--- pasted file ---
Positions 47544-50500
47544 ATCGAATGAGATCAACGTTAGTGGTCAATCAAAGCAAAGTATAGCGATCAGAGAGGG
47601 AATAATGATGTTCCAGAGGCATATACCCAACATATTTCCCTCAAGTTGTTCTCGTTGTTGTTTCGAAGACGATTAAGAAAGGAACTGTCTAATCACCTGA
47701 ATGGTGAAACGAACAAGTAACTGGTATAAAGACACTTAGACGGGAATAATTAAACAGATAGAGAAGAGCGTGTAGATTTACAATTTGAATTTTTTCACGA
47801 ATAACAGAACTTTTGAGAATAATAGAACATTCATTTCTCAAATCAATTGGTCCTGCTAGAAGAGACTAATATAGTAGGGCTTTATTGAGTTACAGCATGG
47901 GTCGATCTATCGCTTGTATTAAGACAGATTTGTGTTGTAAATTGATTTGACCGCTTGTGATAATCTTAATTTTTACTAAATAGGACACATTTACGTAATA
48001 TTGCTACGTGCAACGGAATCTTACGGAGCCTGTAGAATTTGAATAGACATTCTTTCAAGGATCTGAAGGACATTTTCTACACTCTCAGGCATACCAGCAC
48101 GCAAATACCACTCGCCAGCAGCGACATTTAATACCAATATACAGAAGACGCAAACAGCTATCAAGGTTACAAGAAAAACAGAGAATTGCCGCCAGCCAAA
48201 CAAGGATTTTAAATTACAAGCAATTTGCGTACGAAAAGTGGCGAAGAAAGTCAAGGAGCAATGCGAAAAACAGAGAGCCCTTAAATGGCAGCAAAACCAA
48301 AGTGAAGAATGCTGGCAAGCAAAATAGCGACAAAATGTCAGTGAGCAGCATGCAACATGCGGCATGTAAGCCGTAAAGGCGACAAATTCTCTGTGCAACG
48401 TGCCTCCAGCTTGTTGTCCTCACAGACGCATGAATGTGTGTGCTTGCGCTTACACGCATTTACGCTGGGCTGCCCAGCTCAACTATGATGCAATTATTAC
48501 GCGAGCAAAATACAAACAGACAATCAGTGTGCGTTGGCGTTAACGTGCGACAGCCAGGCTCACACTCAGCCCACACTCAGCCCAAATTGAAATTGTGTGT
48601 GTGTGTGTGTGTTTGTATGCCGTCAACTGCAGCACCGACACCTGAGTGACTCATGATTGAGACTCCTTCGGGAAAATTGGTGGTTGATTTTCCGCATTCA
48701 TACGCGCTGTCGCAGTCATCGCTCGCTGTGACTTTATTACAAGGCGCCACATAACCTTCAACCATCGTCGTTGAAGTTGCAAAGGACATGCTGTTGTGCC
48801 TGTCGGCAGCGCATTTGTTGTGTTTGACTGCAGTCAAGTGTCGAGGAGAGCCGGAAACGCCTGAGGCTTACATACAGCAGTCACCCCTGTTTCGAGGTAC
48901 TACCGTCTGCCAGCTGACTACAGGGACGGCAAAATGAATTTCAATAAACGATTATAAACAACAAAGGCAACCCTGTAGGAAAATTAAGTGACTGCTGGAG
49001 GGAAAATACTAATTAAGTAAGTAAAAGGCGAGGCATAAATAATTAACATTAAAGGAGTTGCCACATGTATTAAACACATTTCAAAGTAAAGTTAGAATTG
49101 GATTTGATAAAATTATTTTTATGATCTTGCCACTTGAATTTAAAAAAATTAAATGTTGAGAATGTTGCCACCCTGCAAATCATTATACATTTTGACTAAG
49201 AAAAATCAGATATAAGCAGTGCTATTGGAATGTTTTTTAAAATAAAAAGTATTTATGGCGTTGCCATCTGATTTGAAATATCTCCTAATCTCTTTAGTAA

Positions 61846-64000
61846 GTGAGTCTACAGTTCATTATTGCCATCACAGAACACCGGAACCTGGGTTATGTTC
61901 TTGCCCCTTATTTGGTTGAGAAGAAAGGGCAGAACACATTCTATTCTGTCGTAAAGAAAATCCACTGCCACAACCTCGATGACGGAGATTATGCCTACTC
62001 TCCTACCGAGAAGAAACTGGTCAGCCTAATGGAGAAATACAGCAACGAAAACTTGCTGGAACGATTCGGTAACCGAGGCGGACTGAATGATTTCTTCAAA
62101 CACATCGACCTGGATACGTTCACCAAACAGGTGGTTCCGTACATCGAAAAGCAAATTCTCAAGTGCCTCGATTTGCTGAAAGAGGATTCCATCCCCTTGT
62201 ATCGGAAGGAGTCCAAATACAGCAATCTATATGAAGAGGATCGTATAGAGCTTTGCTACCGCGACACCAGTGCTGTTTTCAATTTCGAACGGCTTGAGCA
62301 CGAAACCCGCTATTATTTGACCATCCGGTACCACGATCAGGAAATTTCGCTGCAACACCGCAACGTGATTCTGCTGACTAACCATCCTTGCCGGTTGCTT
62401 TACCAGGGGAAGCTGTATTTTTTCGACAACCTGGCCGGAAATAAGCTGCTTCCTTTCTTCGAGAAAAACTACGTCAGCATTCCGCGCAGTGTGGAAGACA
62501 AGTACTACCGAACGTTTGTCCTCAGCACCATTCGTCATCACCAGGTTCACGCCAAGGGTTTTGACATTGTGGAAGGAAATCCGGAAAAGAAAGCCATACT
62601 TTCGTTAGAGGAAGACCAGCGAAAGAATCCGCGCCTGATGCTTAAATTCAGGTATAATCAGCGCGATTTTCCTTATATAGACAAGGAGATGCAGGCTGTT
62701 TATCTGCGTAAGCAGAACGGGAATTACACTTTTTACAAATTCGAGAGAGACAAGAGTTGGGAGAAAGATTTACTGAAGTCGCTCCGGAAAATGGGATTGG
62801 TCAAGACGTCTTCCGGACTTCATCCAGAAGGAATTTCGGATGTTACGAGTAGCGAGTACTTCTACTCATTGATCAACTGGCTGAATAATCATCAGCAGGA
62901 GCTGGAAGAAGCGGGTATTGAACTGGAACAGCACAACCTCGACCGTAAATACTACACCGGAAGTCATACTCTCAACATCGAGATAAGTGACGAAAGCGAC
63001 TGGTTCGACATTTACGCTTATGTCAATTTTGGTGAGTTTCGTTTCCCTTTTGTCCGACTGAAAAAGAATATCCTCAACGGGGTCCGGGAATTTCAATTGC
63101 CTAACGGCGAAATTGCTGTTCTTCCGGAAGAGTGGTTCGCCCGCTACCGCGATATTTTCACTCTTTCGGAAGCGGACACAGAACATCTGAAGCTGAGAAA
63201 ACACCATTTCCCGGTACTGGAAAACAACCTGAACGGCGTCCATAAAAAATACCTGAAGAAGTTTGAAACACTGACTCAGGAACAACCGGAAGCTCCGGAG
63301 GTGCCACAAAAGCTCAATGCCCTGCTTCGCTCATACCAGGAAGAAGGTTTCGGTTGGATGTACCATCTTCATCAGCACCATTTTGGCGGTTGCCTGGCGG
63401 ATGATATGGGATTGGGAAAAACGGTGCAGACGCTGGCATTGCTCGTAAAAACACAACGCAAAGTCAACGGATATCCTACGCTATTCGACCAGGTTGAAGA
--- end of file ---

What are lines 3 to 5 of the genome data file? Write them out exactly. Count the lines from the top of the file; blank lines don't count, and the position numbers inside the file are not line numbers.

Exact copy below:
47601 AATAATGATGTTCCAGAGGCATATACCCAACATATTTCCCTCAAGTTGTTCTCGTTGTTGTTTCGAAGACGATTAAGAAAGGAACTGTCTAATCACCTGA
47701 ATGGTGAAACGAACAAGTAACTGGTATAAAGACACTTAGACGGGAATAATTAAACAGATAGAGAAGAGCGTGTAGATTTACAATTTGAATTTTTTCACGA
47801 ATAACAGAACTTTTGAGAATAATAGAACATTCATTTCTCAAATCAATTGGTCCTGCTAGAAGAGACTAATATAGTAGGGCTTTATTGAGTTACAGCATGG